And you’re right that Smith feels that many kids aren’t Christian enough, which is a subject view, of course, something you either agree with or don’t, or feel is important, or don’t. The object part of it comes in with his notion that kids are not theologically literate enough to allow for the effective reproduction of Christianity across generations. (For my part I think he’s a little tough on the kids; he doesn’t necessarily appreciate or look for different ways they may articulate religious belief and opinion.) Theological illiteracy in this context leads equally to soft “spirituality” and shallow feel-good fundamentalism. Like I said, Smith has personal concerns about this, but it is also a legitimate social scientific thesis with a good deal of evidence. I recall reading similar, smaller studies that show a good deal of young Christians also believe in reincarnation, for example. Whether that matters to you or not, it’s clear there are important sociological issues there.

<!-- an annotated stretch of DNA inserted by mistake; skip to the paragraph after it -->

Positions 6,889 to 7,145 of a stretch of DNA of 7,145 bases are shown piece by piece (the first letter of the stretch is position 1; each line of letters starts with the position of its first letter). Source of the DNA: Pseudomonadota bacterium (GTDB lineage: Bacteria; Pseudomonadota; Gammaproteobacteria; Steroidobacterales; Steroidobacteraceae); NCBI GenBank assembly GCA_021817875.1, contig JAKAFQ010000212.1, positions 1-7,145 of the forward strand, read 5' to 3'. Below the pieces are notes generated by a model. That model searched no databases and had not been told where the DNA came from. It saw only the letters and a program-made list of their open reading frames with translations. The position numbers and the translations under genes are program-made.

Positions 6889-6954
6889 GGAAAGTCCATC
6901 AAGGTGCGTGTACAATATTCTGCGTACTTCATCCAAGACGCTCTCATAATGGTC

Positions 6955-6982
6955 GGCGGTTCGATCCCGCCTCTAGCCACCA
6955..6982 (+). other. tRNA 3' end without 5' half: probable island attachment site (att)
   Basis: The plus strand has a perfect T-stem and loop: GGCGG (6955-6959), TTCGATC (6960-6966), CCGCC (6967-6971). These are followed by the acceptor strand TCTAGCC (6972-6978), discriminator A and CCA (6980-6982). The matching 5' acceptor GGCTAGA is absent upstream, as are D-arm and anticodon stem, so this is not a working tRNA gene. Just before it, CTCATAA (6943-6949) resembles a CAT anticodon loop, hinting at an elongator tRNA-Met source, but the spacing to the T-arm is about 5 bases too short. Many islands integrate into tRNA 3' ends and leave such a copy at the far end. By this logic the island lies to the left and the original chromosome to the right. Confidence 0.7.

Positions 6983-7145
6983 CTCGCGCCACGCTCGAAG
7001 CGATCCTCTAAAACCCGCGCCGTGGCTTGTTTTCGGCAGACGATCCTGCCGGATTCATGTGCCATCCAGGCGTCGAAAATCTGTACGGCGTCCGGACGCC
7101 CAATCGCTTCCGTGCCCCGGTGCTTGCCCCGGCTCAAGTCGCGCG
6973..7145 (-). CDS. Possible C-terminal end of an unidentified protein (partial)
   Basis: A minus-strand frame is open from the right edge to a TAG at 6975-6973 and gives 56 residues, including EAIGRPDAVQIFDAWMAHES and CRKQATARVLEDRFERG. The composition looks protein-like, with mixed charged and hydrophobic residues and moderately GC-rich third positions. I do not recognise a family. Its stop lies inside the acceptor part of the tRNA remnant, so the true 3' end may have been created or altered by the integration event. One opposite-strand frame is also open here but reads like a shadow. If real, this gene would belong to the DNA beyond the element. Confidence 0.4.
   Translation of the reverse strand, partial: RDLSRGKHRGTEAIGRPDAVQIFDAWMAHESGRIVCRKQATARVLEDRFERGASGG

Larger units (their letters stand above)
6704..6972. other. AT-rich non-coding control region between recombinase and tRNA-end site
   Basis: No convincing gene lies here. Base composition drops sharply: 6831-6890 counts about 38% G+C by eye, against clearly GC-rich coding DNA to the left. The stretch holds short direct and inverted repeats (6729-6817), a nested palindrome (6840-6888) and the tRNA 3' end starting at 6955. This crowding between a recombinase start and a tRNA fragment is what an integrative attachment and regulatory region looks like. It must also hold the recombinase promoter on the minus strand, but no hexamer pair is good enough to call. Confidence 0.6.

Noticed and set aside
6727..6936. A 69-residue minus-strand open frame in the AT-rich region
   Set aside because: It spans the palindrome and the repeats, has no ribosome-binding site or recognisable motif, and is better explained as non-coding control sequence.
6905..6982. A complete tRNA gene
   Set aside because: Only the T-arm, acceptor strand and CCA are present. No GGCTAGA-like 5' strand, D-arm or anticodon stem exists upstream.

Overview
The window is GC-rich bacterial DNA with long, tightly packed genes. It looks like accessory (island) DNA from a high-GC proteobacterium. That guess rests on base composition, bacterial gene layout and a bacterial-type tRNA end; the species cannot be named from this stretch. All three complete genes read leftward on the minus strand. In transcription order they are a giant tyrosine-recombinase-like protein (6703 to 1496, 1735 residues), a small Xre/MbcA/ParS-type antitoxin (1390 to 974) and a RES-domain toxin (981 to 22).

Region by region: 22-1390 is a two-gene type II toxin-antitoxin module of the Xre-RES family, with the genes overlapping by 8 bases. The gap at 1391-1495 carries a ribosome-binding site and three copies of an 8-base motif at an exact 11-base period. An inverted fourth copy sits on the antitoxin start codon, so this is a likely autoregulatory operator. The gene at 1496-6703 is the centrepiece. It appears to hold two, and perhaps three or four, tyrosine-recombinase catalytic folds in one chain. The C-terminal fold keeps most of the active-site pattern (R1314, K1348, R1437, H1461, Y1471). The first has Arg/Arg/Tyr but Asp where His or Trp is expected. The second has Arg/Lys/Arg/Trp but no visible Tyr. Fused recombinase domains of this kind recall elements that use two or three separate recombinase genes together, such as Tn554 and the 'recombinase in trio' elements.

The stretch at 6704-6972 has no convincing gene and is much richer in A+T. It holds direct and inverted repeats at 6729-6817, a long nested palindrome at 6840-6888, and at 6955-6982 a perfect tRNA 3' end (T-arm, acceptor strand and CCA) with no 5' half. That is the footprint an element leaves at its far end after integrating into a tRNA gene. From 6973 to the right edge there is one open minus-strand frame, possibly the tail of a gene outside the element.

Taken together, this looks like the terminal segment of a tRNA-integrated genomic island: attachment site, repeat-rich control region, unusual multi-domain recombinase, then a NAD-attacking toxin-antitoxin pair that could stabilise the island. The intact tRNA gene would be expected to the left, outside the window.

3. May 17, 2009 7:54 am

    Sorry, when I said “subject” view and “object” view I meant subjectIVE and objectIVE. I was still giggling at that parking lot skit…

  4. May 17, 2009 7:56 am

    ALSO – I should say that that parking lot skit at the start of Soul Searching is actually valuable in reflecting on the difficulties of sociological data collection. It’s like sociology of religion’s version of Henry Rollins Get In The Van.

  5. missivesfrommarx permalink*
    May 17, 2009 11:49 am

    ibs: I fully agree that Christian Smith knows his shit. I think American Evangelicals is one of the best books on evangelical Christianity I’ve read. Also, I teach the one he wrote with Emerson, Divided by Faith, every semester. That’s a great book. Last, I think the analysis of MTD in Soul Searching was spot on. It’s just the rest of this book that I found lacking.

    I do find MTD scary, but probably for different reasons than he does. I want to blog about it soon.

  6. missivesfrommarx permalink*
    May 17, 2009 11:50 am

    Also, on the lecherous moment: hehe. Henry Rollins rocks.

  7. May 17, 2009 12:05 pm

    Henry Rollins rocks.